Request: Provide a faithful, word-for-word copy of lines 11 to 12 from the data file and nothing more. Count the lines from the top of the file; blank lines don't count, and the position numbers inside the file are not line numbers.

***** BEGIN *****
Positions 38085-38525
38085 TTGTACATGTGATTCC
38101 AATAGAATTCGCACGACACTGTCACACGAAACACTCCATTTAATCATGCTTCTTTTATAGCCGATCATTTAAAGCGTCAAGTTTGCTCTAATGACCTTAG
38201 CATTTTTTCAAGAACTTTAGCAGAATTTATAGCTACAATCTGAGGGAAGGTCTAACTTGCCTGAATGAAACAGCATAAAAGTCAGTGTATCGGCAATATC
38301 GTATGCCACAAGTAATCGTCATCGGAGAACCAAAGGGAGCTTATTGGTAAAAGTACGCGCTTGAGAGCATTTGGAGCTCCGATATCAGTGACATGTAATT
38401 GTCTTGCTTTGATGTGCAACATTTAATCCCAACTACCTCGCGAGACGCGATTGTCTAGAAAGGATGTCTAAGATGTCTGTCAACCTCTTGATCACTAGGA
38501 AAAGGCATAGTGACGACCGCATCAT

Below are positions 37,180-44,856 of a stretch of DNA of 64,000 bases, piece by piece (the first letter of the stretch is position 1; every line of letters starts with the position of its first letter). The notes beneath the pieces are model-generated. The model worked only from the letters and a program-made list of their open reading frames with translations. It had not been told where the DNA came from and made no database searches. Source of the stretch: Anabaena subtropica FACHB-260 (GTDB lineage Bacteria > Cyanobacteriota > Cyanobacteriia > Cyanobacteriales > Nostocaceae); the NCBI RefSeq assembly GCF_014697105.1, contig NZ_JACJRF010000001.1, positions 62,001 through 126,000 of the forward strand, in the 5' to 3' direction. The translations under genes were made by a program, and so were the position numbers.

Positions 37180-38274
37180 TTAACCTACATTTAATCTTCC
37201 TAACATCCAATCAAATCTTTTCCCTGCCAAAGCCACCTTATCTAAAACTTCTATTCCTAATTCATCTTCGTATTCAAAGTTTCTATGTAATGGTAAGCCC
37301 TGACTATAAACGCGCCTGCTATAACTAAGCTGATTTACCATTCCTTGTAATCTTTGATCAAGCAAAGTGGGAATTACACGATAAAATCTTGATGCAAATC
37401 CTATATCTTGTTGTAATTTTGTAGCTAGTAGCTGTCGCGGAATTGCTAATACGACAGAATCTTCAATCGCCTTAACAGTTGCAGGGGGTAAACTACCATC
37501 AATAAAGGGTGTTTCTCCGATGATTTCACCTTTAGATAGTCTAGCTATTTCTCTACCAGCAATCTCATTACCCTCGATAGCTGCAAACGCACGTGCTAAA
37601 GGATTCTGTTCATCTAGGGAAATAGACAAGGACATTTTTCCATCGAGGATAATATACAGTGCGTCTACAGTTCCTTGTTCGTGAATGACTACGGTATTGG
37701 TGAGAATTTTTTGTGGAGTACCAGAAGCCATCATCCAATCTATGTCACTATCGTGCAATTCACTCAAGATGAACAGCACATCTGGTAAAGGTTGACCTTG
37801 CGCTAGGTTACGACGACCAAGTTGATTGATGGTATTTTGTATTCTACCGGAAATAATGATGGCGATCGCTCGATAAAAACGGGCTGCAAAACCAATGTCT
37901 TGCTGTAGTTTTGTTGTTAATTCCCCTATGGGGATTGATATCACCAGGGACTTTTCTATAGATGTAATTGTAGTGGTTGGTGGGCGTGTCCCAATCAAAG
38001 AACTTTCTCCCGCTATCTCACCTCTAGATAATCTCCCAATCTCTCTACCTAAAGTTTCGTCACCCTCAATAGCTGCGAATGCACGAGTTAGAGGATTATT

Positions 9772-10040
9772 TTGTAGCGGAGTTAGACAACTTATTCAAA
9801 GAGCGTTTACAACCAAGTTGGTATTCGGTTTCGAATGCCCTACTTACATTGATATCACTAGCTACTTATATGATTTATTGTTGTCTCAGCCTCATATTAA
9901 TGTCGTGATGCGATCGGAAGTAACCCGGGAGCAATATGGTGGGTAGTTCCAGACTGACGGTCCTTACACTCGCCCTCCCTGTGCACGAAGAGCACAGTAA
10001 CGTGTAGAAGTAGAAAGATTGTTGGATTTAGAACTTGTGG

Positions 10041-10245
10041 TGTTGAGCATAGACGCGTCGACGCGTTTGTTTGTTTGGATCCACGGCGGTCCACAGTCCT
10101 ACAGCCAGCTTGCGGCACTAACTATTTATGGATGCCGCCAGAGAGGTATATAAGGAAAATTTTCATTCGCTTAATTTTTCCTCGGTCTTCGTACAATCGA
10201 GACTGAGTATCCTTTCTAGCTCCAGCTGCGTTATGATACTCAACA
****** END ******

37201 TAACATCCAATCAAATCTTTTCCCTGCCAAAGCCACCTTATCTAAAACTTCTATTCCTAATTCATCTTCGTATTCAAAGTTTCTATGTAATGGTAAGCCC
37301 TGACTATAAACGCGCCTGCTATAACTAAGCTGATTTACCATTCCTTGTAATCTTTGATCAAGCAAAGTGGGAATTACACGATAAAATCTTGATGCAAATC